Ken Verses the PrintrBot Z-Stop

  • PrintrBot Simple Metal printers experience  a lot of Z-stop circuitry failures, which can be easily diagnosed and repaired.
  • This only applies to Rev F PrintrBoards which had an inferior transistor. This can cause either the probe to fail, or the transistor to fail, either of which result in the printhead only moving upward when homing.
  • DO NOT reflash your firmware unless you have made hardware changes to board, as it likely came with the correct firmware on it already, and is only behaving in the best interest of your printhead when it doesn't get the correct signals! 
My PrintrBot Simple Metal in Action.

The first big decision when jumping in to 3D printing is choosing the printer.  I decided on PrinterBot Simple Metal based on Make Magizine's review and the fact is was an Open Source / Open Hardware project. The second decision was whether to buy one assembled, or build it from a kit. I went with a kit because I wanted to learn a little about what was going on under the hood and hopefully be able to repair or modify it if needed. Of course, if you really want to dig deep, you can build one from scratch, but I am not that glutton for punishment.

The first big obstacle I had to overcome was the fact that when I tried to print something, the printhead (extruder) would only move up, and not down. As beginners, we always have to struggle with simple concepts that experts seem to take for granted.  This is even more a problem when we haven't seen it working correctly in the first place and so have no experience if what you are seeing it normal or not. I had to struggle with this for a bit before coming to an understanding that the Z-stop probe circuity was not working, and that the printer firmware, in an effort to protect the extruder, would not move down without the right signal.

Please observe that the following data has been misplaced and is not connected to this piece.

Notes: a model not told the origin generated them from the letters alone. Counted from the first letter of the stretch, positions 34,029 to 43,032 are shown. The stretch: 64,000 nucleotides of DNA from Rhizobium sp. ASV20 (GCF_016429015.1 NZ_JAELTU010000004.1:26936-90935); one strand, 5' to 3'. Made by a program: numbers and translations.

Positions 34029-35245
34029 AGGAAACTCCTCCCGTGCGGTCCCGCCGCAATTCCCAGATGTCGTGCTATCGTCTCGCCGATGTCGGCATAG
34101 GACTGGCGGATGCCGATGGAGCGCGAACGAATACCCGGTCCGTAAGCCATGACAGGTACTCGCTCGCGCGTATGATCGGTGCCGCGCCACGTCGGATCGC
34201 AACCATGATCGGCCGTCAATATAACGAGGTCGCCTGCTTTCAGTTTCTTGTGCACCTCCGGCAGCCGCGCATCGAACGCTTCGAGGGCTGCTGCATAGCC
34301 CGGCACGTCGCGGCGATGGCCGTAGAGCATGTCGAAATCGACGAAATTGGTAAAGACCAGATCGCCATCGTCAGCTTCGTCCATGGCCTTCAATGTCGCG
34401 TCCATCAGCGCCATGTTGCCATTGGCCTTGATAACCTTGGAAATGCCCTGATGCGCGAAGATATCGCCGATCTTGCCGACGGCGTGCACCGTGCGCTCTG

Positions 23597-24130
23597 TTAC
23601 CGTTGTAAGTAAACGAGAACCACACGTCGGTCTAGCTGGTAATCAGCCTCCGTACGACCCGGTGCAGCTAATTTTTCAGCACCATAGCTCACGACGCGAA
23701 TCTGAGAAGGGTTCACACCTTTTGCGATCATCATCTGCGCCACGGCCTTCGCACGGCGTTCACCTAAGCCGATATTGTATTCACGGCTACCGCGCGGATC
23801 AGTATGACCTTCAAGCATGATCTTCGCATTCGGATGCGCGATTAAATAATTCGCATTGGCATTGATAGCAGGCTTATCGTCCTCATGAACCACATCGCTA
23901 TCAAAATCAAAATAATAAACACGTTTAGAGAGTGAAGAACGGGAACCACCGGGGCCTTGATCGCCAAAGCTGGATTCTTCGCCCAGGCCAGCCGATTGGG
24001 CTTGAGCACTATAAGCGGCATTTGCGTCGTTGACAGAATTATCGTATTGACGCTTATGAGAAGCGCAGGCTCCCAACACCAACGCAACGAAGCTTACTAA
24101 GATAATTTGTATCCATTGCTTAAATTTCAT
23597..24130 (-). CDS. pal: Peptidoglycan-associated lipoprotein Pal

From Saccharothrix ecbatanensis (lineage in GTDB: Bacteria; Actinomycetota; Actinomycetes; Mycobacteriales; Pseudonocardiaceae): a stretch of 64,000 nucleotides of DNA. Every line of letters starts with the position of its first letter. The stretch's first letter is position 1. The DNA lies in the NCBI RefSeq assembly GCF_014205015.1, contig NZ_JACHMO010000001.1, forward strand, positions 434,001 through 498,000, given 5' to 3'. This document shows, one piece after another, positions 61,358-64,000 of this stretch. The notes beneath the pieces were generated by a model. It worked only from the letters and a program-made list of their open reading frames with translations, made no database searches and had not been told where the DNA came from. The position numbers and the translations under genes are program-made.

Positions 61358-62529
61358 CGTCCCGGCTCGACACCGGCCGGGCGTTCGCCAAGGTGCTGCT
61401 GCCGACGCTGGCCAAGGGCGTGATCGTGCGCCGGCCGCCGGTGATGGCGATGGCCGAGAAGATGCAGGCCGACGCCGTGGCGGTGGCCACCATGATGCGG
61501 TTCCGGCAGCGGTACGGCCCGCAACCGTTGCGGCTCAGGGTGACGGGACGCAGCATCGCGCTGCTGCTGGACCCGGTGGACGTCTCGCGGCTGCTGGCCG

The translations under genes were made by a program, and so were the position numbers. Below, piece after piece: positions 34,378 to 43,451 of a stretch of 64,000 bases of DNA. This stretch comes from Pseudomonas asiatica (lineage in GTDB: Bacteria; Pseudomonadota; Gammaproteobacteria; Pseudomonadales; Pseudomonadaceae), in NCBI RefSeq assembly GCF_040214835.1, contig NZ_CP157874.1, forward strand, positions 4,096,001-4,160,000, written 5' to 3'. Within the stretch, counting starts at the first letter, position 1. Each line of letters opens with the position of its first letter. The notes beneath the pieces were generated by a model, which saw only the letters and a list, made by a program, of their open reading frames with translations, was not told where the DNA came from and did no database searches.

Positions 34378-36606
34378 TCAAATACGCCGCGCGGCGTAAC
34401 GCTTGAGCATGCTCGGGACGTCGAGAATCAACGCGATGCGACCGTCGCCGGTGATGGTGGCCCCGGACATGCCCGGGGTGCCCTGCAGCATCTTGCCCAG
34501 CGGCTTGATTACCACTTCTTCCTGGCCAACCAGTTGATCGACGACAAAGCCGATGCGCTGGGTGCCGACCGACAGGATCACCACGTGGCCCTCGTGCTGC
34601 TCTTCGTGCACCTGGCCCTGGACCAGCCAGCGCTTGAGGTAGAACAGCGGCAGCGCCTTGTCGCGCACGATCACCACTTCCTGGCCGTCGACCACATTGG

Googling this problem indicates that it is happening to a lot of people, and that I am not the only one struggling to figure out why. Lets take a look at the circuitry, since understanding that will go a long way toward troubleshooting the problem.

The first concept to understand is that the Z probe inductively detects the build plate, and will emit a 12 volt signal when it is within about 4 mm of ferrous metal. This, combined with the Z offset you determined during your initial calibration, tells the printer where the extruder is in the Z-axis (up and down), and also, by probing three different spots during start up, how to compensate for the level of your bed plate. This is really an awesome feature, and well worth the trouble is has provide me so far.

The second concept that is tricky is that the Printrboard uses the 12 volt signal from the probe control a 5 volt signal by applying the voltage to the base of a transistor. I am more used to using a 5 volt signal being used to control a higher voltage through a transistor, and not the other way around, but hey, it works as long as they have a common ground.

And, if this did not hurt you head thinking about it, there is one more twist. The microcontroller (MCU) is providing the 5 volt signal to the collector of the transistor using an internal pull-up resistors, so that when the probe turns the transistor on, it allows a path to for the 5 volt signal to ground, which the MCU detects as a Z-stop trigger. A bit convoluted and confusing, especially to a beginner.

OK, now that we have a rudimentary understanding of how things should work, lets think about how they can go wrong. If a probe fails, and provide 12 volts at all time, the 5 volt signal drops to ground, causing the MCU to think a Z-stop is triggered regardless of proximity to the build plate, and will only move the probe upward. This is what was happening when I first built my kit, and it is fairly easy to diagnose. If you issue a M119 gcode instruction, it will report "TRIGGERED" when the Z-probe is connected (regardless of proximity to metal), and "OPEN" when the probe is disconnected because the transistor turns off. Printrbot sent me a new probe, and my 3D printing journey was quickly back on track. Seeing how many other folks had experienced the same problem, I bought a backup probe.